Agile Development

Your constantly-updated definition of Agile Development and collection of topical content and literature


What is Agile Development?

Agile development is a software development process whereby software is developed in iterative and incremental work cycles. Where traditional (waterfall) methods try to plan the development process and outcome at the beginning of, or even before, development, agile development is a flexible process that allows developers to change direction during the project and quickly respond to changing circumstances.

Agile development stems from a manifesto from 2001 that sets out the four principles of Agile development (

  • Individuals and Interactions over processes and tools
  • Working Software over comprehensive documentation
  • Customer Collaboration over contract negotiation
  • Responding to Change over following a plan

Scrum is one of the most widespread Agile development processes. In Scrum, developer teams work in short sprints based on a predetermined duration, often between a week and a month. Each sprint starts with sprint planning, where the team determines the scope of the work to be done by the end of the sprint. On each day of the sprint, the team meets briefly and all members describe what they did the day before, what they plan to do that day, and any problems they are experiencing. In this way, emerging difficulties will not have time to snowball and threaten to derail the project, as the team can address them within a relatively short time frame. At the end of a sprint, the team members log the progress they have made so far and review their development process. The iterative sprint cycle continues until the product is ready to be released, and—in some cases—it will continue after the release so as to optimize their work.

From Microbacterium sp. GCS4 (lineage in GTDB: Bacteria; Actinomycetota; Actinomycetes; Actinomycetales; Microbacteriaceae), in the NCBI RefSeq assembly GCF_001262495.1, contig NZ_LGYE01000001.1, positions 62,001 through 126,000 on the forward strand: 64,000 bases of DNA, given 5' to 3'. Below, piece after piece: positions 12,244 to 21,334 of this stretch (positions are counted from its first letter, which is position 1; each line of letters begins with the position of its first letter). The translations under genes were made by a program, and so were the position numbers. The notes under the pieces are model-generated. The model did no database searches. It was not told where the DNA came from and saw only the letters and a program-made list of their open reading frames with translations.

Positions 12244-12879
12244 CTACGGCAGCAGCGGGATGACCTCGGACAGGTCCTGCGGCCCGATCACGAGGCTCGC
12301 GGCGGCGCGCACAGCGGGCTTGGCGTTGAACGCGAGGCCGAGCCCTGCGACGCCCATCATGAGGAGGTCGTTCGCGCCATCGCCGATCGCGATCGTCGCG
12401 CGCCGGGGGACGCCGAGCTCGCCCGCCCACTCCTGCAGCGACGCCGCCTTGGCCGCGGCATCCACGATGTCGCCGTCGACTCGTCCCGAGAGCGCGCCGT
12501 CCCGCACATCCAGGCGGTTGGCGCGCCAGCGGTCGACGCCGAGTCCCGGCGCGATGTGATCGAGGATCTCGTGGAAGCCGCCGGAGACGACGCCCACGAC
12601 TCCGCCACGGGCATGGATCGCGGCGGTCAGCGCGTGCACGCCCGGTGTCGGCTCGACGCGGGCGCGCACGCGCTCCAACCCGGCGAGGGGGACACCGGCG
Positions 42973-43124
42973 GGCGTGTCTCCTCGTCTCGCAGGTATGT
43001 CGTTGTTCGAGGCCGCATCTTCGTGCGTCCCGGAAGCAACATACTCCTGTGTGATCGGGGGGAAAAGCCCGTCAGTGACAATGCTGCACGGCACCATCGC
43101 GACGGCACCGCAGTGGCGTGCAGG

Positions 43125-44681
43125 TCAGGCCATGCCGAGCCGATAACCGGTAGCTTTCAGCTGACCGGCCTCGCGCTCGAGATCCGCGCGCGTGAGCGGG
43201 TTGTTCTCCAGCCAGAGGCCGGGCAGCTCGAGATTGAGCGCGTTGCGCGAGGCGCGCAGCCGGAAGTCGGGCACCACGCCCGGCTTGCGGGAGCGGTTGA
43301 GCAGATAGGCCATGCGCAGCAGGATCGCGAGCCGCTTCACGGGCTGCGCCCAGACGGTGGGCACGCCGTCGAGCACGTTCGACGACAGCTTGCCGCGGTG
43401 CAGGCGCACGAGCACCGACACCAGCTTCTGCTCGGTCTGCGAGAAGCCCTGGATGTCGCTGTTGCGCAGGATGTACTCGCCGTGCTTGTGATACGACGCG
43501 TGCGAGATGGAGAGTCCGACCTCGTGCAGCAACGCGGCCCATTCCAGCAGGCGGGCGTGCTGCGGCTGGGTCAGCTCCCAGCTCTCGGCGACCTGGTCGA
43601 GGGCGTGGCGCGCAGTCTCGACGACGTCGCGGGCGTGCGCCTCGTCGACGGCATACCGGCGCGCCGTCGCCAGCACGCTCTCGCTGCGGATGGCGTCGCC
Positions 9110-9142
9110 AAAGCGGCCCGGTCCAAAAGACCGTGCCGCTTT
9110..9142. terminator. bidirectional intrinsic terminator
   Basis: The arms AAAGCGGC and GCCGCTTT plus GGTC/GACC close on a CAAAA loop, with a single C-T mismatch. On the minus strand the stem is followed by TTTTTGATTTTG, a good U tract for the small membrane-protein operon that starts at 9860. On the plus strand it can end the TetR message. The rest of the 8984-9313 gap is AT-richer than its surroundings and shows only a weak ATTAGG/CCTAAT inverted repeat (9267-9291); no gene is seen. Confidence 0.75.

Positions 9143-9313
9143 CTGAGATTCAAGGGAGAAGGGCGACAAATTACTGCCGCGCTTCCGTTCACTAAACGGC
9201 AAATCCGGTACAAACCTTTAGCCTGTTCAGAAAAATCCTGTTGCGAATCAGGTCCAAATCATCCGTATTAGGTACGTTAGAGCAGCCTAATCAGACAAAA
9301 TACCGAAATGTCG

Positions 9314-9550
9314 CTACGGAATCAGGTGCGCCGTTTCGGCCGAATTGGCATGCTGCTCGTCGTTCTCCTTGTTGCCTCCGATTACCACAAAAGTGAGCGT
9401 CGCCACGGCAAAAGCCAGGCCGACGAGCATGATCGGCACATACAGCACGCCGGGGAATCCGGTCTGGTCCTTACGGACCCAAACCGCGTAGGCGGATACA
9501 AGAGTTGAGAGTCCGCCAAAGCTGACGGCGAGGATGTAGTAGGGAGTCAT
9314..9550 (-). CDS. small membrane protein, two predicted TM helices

Literature on Agile Development

Here’s the entire UX literature on Agile Development by the Interaction Design Foundation, collated in one place:

Featured article

Make Your UX Design Process Agile Using Google’s Methodology

Make Your UX Design Process Agile Using Google’s Methodology

In an age of tight resources and constrained finances companies are more reluctant than ever to commit to big design projects without a thorough understanding of their chances of success. Google has developed a methodology to make the design process fast and still offer valuable insight. Forget minimum viable products and focus on prototypes and build and test in a week!